Who can tell what a baby thinks?

Who has courage to venture a guess

As to what the baby may think of its dress,
Trimmed and ruffled to such excess;

Or what the baby may think of the mess

For headache, and toothache, and stomach distress,
And for all its ailings, more or less?

When does the baby begin to grow?
When does the mind begin to show?
When does the baby begin to know
That this is true, or that is so?

Say, when you find out, please let me know.


Speak with earnestness and truth;
Speak with all the fire of youth;
Speak with Nature for your guide;
Speak with mind and heart beside;
Speak to please, to sway, to move.
These rules observed the Orator will prove.



[In a tender, descriptive manner.]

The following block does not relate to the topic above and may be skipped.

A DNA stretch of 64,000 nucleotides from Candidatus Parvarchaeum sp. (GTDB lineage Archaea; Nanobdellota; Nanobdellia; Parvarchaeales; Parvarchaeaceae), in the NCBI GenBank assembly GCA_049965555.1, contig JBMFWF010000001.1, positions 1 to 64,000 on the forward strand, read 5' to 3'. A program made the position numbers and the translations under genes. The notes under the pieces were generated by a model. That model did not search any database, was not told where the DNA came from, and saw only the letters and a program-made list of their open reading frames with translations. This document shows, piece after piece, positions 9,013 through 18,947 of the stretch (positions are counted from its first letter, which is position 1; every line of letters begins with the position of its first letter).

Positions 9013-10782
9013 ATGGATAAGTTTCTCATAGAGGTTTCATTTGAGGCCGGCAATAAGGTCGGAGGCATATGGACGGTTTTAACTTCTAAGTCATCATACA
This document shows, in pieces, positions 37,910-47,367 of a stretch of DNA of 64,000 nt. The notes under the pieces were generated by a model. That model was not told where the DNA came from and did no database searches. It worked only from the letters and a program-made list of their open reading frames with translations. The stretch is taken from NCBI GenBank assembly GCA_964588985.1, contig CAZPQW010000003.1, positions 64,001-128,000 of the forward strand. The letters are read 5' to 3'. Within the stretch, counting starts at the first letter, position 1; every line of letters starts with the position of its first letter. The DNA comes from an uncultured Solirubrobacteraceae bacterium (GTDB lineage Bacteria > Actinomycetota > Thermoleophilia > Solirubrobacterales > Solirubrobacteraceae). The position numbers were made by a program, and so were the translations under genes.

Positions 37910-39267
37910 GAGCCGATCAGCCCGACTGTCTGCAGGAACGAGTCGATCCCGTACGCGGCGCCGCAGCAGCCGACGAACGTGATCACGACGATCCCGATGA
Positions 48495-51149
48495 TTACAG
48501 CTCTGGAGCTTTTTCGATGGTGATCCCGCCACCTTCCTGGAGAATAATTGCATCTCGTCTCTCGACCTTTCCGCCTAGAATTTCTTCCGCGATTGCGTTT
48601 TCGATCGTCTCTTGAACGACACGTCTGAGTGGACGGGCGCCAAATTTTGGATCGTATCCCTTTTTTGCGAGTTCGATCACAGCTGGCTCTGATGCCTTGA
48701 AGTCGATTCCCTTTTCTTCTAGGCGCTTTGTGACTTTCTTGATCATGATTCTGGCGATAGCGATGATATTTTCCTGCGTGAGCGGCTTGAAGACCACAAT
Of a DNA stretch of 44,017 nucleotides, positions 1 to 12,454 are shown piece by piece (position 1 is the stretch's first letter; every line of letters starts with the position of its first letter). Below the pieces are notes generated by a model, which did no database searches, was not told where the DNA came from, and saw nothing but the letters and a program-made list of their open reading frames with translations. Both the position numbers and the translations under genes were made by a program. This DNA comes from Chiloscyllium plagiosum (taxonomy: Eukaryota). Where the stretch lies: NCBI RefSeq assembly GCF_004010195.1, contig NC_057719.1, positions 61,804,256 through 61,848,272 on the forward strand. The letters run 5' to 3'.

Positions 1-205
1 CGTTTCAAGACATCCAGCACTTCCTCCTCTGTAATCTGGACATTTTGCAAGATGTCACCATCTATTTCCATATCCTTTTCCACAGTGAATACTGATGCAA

"Ho! sailor of the sea!

How's my boy-my boy?" "What's your boy's name, good wife, And in what good ship sailed he?"

"My boy, John

He that went to sea-
What care I for the ship, sailor?
My boy's my boy to me.

You come back from sea,

And not know my John?

I might as well have asked some landsman

Yonder, down in the town;

There's not an ass in all the parish

But knows my John.

How's my boy-my boy?

And, unless you let me know,

I'll swear you are no sailor,
Blue jacket or no-
Brass buttons or no, sailor,

Anchor and crown or no

Sure his ship was 'The Jolly Briton.""
"Speak low, woman, speak low!"

[blocks in formation]

[With expression and force.]

I call upon those whom I address to stand up for the nobility of labor. It is Heaven's great ordinance for human improvement. Let not that great ordinance be broken down. What do I say? It is broken down; and it has been broken down for ages. Let it, then, be built up again, here, if anywhere, on these shores of a new world-of a new civilization. But how, I may be asked, is it broken down? Do not men toil? it may be said. They do, indeed, toil; but they too generally do it because they must. Many submit